Saad Rasool |
On 5th of August, 2019, the myth of a secular India – inclusive of its many minorities – was finally buried by the right-wing, fascist, Hindutva government of Narendra Modi. And with this move, Indian presence in Kashmir is at par with Israeli occupation of the Palestinian territories; except that the hotbed of Kashmir now also forms a flashpoint between two nuclear states and a region that might fulfill ancient prophecies contained in all Abrahamic religions.
But before deliberating on the prophetic nature of the impending conflict, it is important to first assess the precise constitutional paradigm at play.
The illegal annexation of Kashmir, into India’s Union territory, has been done through a Presidential Order (CC.O. 272), which abrogates the Constitution of Jammu and Kashmir, and (in essence) repeals Article 370 and 35A of the Constitution of India.
The region of Jammu and Kashmir had its own constitution, its own flag, citizenship, autonomy over the internal administration of the region, and also denied property rights in the region to those who were outsiders.
So, what is Article 370 and why does it matter so much? Article 370 of the Indian Constitution is the provision that endows special autonomous status to the region of Jammu and Kashmir, and forms the basis of its accession to India, at a time when these erstwhile princely states had the choice to either join India or Pakistan, post-independence in 1947. Article 370 came into effect in 1949, and empowered the Constituent Assembly of Jammu and Kashmir, after its establishment, to choose which provisions of the Indian Constitution could be applied to the region, and also permitted the said assembly to abrogate the Constitution of India and choose its own measures of complete self-governance.
In this context, after consultation with the Constituent Assembly of Jammu and Kashmir, the 1954 Presidential Order was issued, introducing Article 35A into the Indian Constitution. This constitutional regime permits Kashmir’s domestic legislature to define permanent residents of the region, specify the articles of the Indian Constitution that shall apply to Kashmir, and allows Kashmir to make its own laws in all matters except finance, defense, foreign affairs, and communications.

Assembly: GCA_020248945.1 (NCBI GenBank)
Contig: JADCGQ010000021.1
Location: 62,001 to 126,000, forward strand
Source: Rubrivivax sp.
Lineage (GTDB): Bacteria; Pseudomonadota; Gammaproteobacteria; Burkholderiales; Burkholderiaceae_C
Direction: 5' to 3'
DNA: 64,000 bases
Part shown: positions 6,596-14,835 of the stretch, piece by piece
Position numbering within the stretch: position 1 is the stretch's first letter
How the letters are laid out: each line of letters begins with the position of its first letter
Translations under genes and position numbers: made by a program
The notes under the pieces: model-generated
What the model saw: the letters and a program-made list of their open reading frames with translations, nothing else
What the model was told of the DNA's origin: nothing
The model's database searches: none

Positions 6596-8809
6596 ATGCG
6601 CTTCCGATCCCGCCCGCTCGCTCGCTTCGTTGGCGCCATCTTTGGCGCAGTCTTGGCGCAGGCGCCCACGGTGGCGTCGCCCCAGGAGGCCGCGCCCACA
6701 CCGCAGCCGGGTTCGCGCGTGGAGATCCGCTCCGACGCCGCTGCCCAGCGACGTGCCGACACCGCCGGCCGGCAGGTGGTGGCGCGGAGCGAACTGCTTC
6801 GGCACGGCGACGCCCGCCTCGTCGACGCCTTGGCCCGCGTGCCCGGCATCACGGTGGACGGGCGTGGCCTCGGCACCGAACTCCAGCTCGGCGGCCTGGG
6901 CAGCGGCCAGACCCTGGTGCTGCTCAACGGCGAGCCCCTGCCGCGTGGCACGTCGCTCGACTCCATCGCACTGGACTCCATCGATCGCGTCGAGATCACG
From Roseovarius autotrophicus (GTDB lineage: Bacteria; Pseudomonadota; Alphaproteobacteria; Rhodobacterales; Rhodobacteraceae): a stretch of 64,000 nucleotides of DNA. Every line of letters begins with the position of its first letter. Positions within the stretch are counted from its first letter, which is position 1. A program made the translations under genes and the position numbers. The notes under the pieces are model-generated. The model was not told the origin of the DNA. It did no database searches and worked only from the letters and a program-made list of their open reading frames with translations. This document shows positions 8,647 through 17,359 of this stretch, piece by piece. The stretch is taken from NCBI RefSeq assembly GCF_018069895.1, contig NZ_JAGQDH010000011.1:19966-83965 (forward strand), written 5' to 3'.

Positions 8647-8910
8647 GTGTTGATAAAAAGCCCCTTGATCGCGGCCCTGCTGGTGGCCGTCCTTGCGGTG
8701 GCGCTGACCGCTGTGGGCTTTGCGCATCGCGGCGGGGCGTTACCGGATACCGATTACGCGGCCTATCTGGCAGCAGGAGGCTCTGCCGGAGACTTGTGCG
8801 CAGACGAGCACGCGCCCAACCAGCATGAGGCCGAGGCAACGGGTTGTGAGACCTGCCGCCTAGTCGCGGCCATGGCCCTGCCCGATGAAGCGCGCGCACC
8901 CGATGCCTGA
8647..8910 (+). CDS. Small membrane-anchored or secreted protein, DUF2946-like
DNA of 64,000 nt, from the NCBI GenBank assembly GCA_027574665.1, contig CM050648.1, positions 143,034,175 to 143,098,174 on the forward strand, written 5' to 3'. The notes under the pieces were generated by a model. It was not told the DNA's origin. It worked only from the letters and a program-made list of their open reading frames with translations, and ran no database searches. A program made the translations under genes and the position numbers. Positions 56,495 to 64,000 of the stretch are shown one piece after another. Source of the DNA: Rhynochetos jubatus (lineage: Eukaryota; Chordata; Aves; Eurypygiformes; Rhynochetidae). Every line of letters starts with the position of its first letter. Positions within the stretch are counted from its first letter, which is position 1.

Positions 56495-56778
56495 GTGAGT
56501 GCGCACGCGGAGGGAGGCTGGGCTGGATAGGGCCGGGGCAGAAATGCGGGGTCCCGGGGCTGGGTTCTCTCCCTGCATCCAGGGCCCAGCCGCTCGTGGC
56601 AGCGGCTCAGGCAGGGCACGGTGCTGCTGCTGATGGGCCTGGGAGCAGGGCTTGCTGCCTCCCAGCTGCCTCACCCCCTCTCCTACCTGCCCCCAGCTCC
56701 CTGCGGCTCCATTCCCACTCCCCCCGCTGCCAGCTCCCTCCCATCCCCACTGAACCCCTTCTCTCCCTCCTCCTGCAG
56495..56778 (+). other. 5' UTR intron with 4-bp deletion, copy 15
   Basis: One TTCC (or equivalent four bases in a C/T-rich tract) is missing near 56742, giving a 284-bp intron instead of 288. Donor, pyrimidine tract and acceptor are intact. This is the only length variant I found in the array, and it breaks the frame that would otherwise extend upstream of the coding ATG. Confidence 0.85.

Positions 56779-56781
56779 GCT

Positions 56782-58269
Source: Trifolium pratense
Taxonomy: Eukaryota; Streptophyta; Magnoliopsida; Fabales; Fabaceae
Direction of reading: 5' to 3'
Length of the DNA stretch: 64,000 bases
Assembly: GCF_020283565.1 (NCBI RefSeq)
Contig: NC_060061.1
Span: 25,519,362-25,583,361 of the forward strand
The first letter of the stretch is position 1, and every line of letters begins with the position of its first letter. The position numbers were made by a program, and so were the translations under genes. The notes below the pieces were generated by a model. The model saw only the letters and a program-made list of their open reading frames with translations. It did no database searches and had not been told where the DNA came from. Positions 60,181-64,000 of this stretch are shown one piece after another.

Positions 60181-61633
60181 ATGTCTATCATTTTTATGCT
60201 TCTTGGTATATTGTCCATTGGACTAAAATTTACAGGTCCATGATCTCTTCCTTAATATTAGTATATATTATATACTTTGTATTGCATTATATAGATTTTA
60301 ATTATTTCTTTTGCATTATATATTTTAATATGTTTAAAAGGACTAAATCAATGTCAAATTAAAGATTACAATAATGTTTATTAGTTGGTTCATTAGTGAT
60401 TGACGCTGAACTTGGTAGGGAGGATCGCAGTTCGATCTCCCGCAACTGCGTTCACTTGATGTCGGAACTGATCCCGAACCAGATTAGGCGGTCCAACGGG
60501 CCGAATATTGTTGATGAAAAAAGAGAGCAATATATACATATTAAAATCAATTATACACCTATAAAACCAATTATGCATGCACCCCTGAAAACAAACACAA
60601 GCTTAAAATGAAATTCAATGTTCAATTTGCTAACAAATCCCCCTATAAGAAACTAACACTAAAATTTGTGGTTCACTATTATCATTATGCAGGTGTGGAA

Article 35A, referred to as Permanent Residents Law, also forbids outsiders from buying land or permanently settling in the region, and bars female residents of Jammu and Kashmir from property rights in the event that they marry a person from outside the State. As a result, the region of Jammu and Kashmir had its own constitution, its own flag, citizenship, autonomy over the internal administration of the region, and also denied property rights in the region to those who were outsiders.
In essence, this constitutional arrangement ensured that India’s constitutional control over Kashmir was only to the extent, and in such mattes, as the people of Kashmir (through their elected representatives) had chosen to accede. This ‘choice’ of Kashmiri people, exercised through the Constituent Assembly of Jammu and Kashmir, formed the only moral and constitutional basis for India’s presence in the region.
Within India’s constitutional framework, Article 370 and its consequent effects could (technically) be removed with the permission of the Constituent Assembly of Jammu and Kashmir. However, the Constituent Assembly of the region was dissolved in 1957, thereby making Article 370 and its effects permanent in nature. This is not a sympathetic analysis or opinion; in fact, the Supreme Court of India, in 2018, ruled that Article 370 had acquired “permanent status making its abrogation impossible.”
Nonetheless, through a series of presidential orders, citing lack of a state government, Modi’s right-wing extremist government decided to change the language of Article 370, substituting the word “Constituent Assembly” with “Legislative Assembly” in 2018.
Over the past few days, many within Pakistan have drawn inspiration from the Prophetic traditions of “Ghazwa-e-Hind” and the predictions of Hazrat Naimatullah Shah Wali of the 14th century.
Even if the amendment in Article 370 is deemed valid – requiring consent of the “Legislative Assembly” instead of “Constituent Assembly” of Jammu and Kashmir, for any change in the State’s constitutional status – the same has not been adhered to by the Modi government. In June of 2018, the legislative assembly of Kashmir was ousted. And on December 18, 2018 the State of Jammu and Kashmir was placed under BJP’s right-winged presidential rule, in terms of Article 356 of the Indian Constitution, and the powers of the legislative assembly were thereby vested in the union legislature.